Mark Whitehead 13 December 2016

Councils reject 'misleading' claims they are to blame for social care crisis

Town hall chiefs have rejected claims that under-performing councils are partly to blame for the social care crisis.

Izzi Seccombe, chairman of the Local Government Association community wellbeing board, said the government claim was 'extremely misleading'.

She said that for most people who were unable to leave hospital it was because they needed further treatment and only a third were waiting for support from social services.

This week Downing Street said under-performing councils were partly to blame for the problems in social care.

Prime minister Theresa May's official spokeswoman said the worst 10% of local authorities had delays in the transfer of elderly people from hospital into care that were 20 times higher than the best-performing 10%, while half of all delayed discharges were in just 20 authorities.

But Cllr Seccombe said: 'It is extremely misleading for the Government to suggest that 20 councils account for half of all delayed discharges from hospital in England.

'Across the country nearly six out of 10 people in hospital are unable to leave because they require further NHS services, with a third awaiting support from council social care. Therefore it is wrong to suggest the blame lies with councils.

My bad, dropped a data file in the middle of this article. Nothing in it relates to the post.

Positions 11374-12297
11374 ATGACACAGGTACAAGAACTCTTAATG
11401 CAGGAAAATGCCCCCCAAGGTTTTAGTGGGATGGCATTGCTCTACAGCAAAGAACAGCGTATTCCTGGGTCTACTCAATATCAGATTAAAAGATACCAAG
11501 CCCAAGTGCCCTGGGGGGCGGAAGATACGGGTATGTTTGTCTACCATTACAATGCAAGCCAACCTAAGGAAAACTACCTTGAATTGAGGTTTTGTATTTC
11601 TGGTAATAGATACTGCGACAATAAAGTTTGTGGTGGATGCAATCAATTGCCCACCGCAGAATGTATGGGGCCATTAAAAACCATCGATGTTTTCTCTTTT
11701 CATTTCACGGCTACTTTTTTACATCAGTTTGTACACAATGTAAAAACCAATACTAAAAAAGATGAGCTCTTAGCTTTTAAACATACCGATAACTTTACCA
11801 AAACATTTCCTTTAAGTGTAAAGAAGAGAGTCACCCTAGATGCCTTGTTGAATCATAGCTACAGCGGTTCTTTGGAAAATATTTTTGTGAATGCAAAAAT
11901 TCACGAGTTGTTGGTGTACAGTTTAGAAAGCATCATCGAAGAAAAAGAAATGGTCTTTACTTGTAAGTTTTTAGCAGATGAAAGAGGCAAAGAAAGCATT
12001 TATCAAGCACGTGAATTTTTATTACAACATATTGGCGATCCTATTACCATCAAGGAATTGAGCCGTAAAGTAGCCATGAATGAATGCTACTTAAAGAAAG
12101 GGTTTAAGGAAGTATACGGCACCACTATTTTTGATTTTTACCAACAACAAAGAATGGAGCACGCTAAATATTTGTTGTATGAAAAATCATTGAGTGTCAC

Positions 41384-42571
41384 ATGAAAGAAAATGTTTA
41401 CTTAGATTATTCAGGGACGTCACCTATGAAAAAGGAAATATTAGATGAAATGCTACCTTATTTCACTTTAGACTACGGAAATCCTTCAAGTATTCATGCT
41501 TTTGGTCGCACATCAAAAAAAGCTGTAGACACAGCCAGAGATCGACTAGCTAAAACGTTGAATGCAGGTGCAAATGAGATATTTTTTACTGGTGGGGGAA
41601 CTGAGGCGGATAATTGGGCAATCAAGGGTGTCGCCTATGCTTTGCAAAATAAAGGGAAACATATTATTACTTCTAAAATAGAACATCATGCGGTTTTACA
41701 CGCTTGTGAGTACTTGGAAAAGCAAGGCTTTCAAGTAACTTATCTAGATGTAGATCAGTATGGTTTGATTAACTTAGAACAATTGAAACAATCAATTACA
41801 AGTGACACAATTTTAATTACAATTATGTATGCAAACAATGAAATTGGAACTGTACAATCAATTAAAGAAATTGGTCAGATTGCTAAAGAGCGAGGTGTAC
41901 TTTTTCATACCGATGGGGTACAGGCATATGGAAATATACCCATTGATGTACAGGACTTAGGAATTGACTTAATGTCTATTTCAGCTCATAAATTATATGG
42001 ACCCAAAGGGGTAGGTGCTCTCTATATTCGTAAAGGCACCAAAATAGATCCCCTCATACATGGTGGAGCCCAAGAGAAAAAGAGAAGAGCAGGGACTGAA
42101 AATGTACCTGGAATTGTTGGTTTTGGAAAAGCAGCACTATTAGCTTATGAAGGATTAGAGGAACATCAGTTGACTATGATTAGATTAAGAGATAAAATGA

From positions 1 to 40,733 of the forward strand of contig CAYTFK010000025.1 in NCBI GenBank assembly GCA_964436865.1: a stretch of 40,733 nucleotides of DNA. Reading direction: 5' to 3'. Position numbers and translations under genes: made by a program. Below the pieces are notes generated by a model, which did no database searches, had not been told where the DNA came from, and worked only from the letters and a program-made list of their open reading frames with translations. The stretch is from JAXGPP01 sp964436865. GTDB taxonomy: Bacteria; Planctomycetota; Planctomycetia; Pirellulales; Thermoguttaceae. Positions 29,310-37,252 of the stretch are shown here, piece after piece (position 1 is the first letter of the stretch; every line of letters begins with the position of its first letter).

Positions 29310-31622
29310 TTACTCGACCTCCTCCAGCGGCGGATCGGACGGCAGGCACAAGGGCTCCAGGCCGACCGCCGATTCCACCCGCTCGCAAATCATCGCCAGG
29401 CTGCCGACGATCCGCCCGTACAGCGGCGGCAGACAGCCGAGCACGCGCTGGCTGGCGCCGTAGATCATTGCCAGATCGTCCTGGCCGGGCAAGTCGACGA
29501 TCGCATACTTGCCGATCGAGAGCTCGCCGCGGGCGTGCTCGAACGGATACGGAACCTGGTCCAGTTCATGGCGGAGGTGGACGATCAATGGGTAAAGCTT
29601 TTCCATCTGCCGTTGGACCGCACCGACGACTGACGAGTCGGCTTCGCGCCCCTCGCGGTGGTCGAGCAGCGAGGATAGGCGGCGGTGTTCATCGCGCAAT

'Councils are absolutely committed to reducing the level of delayed discharges and in the vast majority of areas, councils are working with care providers and hospitals to help reduce pressures on the NHS.

'Every council has managed to continue to deliver the support that older and disabled people rely on, despite having had to endure billions of pounds in cuts since 2010.

'While it is great that people are living for longer, this is placing an additional strain on services. We are now at breaking point, and councils have very little room in which to make further savings.

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